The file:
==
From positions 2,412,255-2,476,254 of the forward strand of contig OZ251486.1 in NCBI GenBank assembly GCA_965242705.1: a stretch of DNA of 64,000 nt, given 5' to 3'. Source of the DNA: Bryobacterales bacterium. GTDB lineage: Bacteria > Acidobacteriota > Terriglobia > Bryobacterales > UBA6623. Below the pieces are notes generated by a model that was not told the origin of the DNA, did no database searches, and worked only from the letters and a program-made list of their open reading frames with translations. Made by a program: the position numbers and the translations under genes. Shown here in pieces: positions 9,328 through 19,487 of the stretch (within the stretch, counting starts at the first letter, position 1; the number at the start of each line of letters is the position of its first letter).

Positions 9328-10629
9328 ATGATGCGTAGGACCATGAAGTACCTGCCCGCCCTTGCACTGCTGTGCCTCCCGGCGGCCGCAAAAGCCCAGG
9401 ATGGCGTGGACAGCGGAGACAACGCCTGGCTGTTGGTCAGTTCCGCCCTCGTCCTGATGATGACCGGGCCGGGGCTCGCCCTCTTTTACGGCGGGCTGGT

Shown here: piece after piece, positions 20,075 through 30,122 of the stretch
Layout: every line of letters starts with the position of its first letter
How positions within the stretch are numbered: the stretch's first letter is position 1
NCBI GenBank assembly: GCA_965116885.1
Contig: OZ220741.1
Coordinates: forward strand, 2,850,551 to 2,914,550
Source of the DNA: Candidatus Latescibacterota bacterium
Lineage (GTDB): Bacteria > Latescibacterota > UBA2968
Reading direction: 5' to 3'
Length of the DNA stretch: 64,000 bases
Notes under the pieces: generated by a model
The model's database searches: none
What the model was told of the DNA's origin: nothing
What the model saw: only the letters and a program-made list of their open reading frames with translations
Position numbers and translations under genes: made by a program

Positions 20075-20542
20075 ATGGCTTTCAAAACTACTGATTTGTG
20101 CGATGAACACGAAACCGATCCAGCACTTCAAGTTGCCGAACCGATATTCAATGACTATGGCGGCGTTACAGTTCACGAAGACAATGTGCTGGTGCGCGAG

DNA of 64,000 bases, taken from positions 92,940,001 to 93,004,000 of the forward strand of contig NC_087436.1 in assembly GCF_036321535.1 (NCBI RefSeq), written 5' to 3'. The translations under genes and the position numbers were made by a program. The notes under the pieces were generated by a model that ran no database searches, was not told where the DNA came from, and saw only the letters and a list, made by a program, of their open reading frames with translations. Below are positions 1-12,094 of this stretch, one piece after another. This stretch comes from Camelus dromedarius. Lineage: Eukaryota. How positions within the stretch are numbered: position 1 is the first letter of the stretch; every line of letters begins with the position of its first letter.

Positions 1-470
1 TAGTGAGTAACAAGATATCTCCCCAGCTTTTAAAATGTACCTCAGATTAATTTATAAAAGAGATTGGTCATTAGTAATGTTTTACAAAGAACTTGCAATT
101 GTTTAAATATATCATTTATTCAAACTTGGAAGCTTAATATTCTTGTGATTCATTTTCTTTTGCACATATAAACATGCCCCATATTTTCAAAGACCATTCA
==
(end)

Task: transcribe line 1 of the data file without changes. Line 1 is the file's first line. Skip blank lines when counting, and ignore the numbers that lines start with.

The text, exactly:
From positions 2,412,255-2,476,254 of the forward strand of contig OZ251486.1 in NCBI GenBank assembly GCA_965242705.1: a stretch of DNA of 64,000 nt, given 5' to 3'. Source of the DNA: Bryobacterales bacterium. GTDB lineage: Bacteria > Acidobacteriota > Terriglobia > Bryobacterales > UBA6623. Below the pieces are notes generated by a model that was not told the origin of the DNA, did no database searches, and worked only from the letters and a program-made list of their open reading frames with translations. Made by a program: the position numbers and the translations under genes. Shown here in pieces: positions 9,328 through 19,487 of the stretch (within the stretch, counting starts at the first letter, position 1; the number at the start of each line of letters is the position of its first letter).